Personal privacy advocates (and all lawyers who work in-house) will abhor this idea. I’m not an advocate either, but the idea has First Amendment rights.
According to the Economist, May 15, 2010 at 69, a company that provides remote workers – telecommuters by computer – has “developed tools that let employers check on work being done out of their sight.” The company, oDesk, includes software “that takes a screenshot of a worker’s desktop every hour, combining them to form a ‘work diary.’”
Images of stored screenshots conjured up the idea of a law department that randomly took them and searched them with software that identifies what client the work on the screen covered. Precision would not be necessary with enough random shots and plausible algorithms for determining the likely client group being served. Documents and email would be relatively easy to match to a specific client group; other screen shots would be ambiguous. With enough samples of screenshots and sophisticated recognition software, there would be no need for time-tracking by the attorneys.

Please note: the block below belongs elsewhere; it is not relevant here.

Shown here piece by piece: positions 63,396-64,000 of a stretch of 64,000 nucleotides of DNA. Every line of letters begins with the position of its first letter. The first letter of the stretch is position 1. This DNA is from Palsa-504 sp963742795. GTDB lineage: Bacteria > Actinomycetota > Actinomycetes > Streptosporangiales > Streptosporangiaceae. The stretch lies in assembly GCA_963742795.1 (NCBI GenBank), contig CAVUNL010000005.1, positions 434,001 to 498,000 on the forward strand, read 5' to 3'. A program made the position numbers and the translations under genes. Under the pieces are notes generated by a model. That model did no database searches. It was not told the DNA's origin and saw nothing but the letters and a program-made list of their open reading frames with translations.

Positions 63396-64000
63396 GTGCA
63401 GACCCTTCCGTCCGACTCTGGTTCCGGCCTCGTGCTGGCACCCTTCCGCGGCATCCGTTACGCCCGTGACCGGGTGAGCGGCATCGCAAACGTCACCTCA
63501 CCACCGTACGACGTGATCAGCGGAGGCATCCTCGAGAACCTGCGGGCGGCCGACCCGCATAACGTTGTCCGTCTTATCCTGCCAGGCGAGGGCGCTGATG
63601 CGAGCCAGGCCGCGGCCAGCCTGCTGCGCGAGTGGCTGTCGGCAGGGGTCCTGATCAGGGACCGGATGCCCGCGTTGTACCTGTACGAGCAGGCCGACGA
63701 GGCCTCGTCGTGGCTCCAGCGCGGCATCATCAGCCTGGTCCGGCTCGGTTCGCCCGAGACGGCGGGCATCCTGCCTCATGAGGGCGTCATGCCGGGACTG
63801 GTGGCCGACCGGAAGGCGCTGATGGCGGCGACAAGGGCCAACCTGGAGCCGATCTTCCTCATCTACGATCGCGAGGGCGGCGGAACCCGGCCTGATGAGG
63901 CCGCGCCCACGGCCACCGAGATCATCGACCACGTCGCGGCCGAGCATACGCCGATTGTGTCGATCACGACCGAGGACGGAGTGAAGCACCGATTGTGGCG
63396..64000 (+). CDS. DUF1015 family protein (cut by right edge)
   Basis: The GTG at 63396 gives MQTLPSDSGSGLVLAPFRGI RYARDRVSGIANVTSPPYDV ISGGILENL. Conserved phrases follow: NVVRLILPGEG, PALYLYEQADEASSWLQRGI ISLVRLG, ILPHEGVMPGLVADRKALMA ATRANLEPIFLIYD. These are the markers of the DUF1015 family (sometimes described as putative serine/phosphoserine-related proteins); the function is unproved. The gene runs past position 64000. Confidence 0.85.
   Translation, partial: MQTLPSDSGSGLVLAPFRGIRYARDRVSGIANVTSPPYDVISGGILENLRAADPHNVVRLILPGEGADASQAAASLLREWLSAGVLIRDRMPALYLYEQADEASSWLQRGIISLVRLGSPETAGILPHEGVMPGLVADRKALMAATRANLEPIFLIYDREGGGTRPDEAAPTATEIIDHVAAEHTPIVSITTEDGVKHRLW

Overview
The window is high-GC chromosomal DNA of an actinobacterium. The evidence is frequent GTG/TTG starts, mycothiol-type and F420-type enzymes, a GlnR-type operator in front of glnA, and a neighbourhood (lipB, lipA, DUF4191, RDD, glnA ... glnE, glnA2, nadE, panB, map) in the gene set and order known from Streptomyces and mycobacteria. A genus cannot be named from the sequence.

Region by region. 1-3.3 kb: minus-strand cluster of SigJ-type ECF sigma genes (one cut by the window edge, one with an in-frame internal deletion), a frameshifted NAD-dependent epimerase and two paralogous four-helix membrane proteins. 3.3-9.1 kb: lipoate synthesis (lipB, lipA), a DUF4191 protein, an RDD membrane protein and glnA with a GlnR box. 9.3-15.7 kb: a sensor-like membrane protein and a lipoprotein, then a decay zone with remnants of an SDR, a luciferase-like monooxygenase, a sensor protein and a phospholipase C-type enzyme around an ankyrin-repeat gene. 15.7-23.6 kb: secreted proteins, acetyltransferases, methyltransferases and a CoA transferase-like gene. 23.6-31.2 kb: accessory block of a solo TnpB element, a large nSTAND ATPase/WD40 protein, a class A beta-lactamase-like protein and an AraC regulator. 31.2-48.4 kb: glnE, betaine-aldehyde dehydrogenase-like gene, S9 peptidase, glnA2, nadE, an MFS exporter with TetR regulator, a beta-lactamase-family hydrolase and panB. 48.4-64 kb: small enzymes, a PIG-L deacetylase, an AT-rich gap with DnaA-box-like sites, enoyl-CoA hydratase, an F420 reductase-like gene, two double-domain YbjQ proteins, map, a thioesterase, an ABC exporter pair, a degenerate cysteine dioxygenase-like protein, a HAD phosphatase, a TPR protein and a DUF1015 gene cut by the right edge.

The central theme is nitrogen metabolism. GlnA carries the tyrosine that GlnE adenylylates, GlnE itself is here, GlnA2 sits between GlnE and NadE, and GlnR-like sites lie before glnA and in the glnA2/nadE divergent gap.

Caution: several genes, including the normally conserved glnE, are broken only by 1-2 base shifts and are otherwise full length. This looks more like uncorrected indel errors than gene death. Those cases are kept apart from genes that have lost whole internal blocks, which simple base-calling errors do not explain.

If that were not enough invasiveness, other oDesk software “measures overall time spent using a keyboard and mouse.” Keystroke data might loosely supplement the identification process. If certain words were associated with certain clients, the links would be clearer. This is an idea at once entrepreneurial, ingenious, effective, and egregious – but my guess is that it will not happen until global warming cools (See my post of Feb. 9, 2009: business opportunities discussed on this blog with 12 references and one metapost.).